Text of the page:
I believe that everybody is doing their best with the resources they have at a given moment in time. This is not a belief that I have arrived at easily. It is a belief that I have arrived at over the course of a lifespan helping care for others who have often behaved in ways that baffled me, sometimes endangering themselves and/or others, leading me to feel intense frustration and infuriation at times.
I come from a family of six children, four of whom have struggled with developmental disabilities and/or mental illness all of their lives. My mother was the main caregiver and then her early death left that role to me, at the age of 20, and my sister, 8 years my senior. I have been a surrogate parent to my siblings most of my life and seeing the poor choices they make over and over again and the hardships to themselves and others that result from these choices, has been the hardest part of this role. Watching people I care for and love respond in irrational and sometimes destructive ways is not just heart wrenching but has led me to resent and be angry with them when I have falsely believed that they could have done better. It is only through the realization that at any given moment in time, they, as well as the rest of us, are doing the very best we can with the internal and external resources we have that has allowed me to find peace in that role of caregiver.
In my career as a child psychiatric nurse, I work closely with families of children who have behaviors that are perplexing and frustrating and can often be destructive. Parents commonly have, in addition to their worries and fears for their child, anger or resentments stemming from the belief that their child is in a position to make different choices if they just wanted to. This anger and resentment often makes it difficult for parents to respond toward their child in a supportive way and, as importantly, it often keeps the parents in inner turmoil. In my work with them, not only do I focus on teaching them tools that they can use to help parent their child and provide the child resources that may allow them to make different choices, but I also focus on helping the parents and other family members realize that their child is always doing their very best at a given moment in time. It is through this realization that resentments and anger can shift into acceptance and some peace of mind can be arrived at.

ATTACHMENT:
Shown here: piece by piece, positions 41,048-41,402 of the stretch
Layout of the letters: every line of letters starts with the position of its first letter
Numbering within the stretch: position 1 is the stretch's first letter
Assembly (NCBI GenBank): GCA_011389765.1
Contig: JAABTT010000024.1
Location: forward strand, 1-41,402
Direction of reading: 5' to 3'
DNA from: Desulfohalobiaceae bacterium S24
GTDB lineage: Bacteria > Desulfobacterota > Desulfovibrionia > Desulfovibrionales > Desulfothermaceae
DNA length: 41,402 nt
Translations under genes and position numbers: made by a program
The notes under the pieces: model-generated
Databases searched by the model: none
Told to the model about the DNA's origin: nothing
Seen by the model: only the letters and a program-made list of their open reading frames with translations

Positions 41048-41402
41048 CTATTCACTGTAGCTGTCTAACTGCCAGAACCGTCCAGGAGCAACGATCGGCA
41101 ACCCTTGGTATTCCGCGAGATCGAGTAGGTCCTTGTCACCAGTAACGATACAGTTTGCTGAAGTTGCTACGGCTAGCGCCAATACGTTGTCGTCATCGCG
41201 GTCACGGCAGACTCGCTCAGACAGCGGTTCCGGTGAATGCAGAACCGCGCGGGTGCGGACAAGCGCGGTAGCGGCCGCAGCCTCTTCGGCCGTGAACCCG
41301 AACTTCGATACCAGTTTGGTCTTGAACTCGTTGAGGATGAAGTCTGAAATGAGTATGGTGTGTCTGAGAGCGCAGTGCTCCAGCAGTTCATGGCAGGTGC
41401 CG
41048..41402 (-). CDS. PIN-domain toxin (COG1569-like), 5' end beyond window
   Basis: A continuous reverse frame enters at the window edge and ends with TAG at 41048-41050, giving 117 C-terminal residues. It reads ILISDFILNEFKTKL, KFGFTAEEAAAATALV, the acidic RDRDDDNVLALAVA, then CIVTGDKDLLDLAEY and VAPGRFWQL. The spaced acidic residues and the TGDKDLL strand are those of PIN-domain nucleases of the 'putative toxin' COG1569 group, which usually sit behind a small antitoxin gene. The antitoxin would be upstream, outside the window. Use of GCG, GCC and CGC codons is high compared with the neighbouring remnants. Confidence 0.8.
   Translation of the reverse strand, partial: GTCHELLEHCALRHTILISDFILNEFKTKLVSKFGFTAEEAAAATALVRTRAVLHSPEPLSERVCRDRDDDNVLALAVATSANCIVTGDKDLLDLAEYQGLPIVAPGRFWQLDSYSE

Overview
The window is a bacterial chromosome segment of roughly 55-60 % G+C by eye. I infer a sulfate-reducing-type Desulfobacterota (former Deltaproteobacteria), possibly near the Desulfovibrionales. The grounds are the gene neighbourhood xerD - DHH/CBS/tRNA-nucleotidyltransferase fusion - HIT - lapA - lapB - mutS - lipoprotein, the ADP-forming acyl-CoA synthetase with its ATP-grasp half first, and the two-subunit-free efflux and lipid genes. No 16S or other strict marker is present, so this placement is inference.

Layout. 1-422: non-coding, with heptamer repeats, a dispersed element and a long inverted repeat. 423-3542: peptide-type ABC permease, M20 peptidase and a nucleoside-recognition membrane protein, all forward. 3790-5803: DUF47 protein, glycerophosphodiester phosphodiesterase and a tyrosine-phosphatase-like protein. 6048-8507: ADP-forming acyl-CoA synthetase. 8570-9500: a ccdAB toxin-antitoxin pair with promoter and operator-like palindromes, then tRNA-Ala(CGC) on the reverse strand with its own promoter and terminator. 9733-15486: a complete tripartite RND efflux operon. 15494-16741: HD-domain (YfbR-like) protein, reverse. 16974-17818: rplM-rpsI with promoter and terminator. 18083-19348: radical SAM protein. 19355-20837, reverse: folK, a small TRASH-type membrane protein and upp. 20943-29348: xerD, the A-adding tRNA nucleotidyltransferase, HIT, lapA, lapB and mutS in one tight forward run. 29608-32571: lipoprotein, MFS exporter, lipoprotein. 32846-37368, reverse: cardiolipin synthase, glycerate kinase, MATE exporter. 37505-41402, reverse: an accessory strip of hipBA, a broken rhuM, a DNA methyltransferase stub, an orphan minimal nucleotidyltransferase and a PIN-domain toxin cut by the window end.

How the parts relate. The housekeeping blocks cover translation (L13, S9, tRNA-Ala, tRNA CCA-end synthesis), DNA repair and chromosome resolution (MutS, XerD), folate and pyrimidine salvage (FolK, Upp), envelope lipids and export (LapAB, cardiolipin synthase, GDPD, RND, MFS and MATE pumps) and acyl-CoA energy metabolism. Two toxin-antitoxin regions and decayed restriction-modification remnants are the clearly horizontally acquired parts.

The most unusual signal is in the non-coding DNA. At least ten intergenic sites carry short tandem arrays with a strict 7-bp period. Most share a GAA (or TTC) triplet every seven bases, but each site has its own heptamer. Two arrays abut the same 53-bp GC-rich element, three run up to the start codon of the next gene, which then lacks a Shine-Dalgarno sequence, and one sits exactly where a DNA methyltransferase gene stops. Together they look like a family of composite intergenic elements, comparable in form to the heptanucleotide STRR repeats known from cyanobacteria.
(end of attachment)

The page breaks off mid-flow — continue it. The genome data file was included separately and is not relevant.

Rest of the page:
I’ve come to this belief through my experiences with people who have more personal challenges than most of us have but this belief has helped me respond with acceptance to more typical people in the day-to-day struggles we all face. When the store clerk is rude, I remind myself that they are doing their best with the resources they have. I then ask myself if I have any resources to offer them. Inevitably I do. I’ll offer them the small token of a smile or a kind word and that often shifts their resources enough to make their best at their next moment in time something much better.